Fast and fun: Trail builder putting to­gether Pin­hoti trail re-route

The Standard Journal - - LOCAL - By John Bai­ley JBai­[email protected]

Get­ting rid of in­va­sive species on a tract of land in South­ern Floyd County and North­ern Polk County is lend­ing it­self to a new op­por­tu­nity near Cave Spring.

The re­cent log­ging, meant to up­root those in­va­sive species, de­stroyed some ex­ist­ing multi-use trails on the Pin­hoti Trail near Santa Claus Moun­tain but the Ge­or­gia Pin­hoti Trail As­so­ci­a­tion called in a trail-builder with a well-known pedi­gree to create a re-route.

Barry Smith, the name­sake of the Chat­tanooga-based Barry Smith Trails, was called in to do the work. Smith is bring­ing a big rep­u­ta­tion for build­ing trail sys­tems and is known for build­ing sev­eral well known trail sys­tems in­clud­ing Rac­coon Moun­tain in Chat­tanooga.

In moun­tain bik­ing terms the Pin­hoti is gen­er­ally con­sid­ered dif­fi­cult rid­ing with lots of climb­ing but this one re-route Smith said is geared more to­ward peo­ple hav­ing fun.

“It’s go­ing to ride like En­ter­prise South (Na­ture Trails in Chat­tanooga, Ten­nessee),” Smith said. They’re putting in around 20 days worth of work cut­ting in the multi-use trails.

“Al­though this is a lin­ear trail you could build all kinds of loops,” he said look­ing around at the land. “It’s a re­ally good foot­print and you could put any kind of trail out here — flow trails, fun and fast.”

Marty Dominy of the GPTA did the de­sign on the ap­prox­i­mately three mile re-route of the trail.

The area, ap­prox­i­mately 1,000 acres owned by the Con­ser­va­tion Fund, near the Floyd/Polk bor­der is home to the trails and the sec­tion Smith is work­ing on is a re-route of a por­tion of the trail af­ter log­ging in the area.

“There are a lot of in­va­sive species, we’re go­ing to try and clean up,” Ge­or­gia Pin­hoti Trail As­so­ci­a­tion Pres­i­dent Rick Moon said. “It’s a good thing.”

The next few weeks and months we’ll work on vol­un­teer and hik­ing op­por­tu­ni­ties to help fin­ish and blaze the trail, Moon said.

Tur­key’s home

The trails are lo­cated near Ga. 100 South of Cave Spring are on a tract of land near Santa Claus Moun­tain on the bor­der of Floyd and Polk County. They are part of the 300 plus mile of the multi use Pin­hoti Trail sys­tem which stretches across North­ern Ge­or­gia and into Alabama.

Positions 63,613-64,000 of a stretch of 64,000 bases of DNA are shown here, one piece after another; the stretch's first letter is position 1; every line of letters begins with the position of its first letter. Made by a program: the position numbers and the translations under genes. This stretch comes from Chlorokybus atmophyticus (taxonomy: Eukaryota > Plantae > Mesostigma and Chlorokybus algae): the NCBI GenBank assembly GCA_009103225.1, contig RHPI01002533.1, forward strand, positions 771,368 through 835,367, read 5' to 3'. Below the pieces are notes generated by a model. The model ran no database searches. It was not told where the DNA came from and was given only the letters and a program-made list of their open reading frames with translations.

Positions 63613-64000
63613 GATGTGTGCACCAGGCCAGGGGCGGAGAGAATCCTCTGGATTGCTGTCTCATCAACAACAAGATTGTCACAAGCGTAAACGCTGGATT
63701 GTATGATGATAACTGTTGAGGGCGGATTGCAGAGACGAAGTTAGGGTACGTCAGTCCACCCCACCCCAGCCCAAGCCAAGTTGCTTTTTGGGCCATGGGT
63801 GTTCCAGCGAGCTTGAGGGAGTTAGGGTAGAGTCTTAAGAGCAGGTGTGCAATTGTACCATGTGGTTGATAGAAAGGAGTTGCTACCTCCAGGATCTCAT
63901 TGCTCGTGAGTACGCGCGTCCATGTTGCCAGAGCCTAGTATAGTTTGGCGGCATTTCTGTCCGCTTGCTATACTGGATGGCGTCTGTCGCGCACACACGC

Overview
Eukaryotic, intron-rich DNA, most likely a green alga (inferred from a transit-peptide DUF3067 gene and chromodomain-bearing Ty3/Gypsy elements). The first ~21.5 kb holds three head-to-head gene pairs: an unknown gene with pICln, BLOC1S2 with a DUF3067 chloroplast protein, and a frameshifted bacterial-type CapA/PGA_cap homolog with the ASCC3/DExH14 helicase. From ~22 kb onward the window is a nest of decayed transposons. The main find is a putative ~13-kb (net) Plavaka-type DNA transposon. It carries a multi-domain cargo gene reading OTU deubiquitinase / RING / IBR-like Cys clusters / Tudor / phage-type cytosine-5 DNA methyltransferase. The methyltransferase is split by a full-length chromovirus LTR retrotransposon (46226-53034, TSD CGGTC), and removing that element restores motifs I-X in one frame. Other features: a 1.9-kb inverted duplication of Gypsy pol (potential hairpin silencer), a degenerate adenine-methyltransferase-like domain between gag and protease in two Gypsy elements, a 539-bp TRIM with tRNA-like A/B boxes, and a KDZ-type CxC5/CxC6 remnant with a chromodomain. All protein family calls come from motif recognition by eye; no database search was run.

Moon said the Pin­hoti is de­pen­dent on lo­cals to build and main­tain the trails.

“We re­ally are look­ing for lo­cal vol­un­teers to get in­volved with that trail — to build it, use it and love it. That’s what it needs,” Moon said. Vol­un­teers don’t just have to be lo­cal. Carter Pullen, a fresh­man at Gor­don Lee High school, and a mem­ber of the Pin­hoti Vipers Team — a mem­ber of the Na­tional In­ter­scholas­tic Cy­cling As­so­ci­a­tion mid­dle and high school moun­tain bike rac­ing league — has al­ready spent time work­ing with the trail as part of a school project.

Carter is work­ing on a Fu­ture Farm­ers of Amer­ica project which re­quires vol­un­teer­ing in the com­mu­nity.

There are busi­nesses who have made their name on be­ing lo­cated next to the Pin­hoti Trail. Moon cited Mul­berry Gap Moun­tain Bike Get­away in El­li­jay. The busi­ness, lo­cated near the trails, has cab­ins and hosts sev­eral races through­out the year which in ad­di­tion to build­ing their busi­ness also ben­e­fit the trails.

Cave Spring has been hop­ing to build a sim­i­lar re­la­tion­ship. The Trans North Ge­or­gia Ad­ven­ture bike race be­gan us­ing the trails as part of its an­nual race in 2017.

“It has a lot of value lo­cally,” Moon said.

/ Con­trib­uted

Carter Pullen is work­ing on a Fu­ture Farm­ers of Amer­ica project which re­quires vol­un­teer­ing in the com­mu­nity and will be show how healthy forestry prac­tices are es­sen­tial to the econ­omy, en­vi­ron­ment and how it over­laps with re­cre­ation to build a stronger com­mu­nity.

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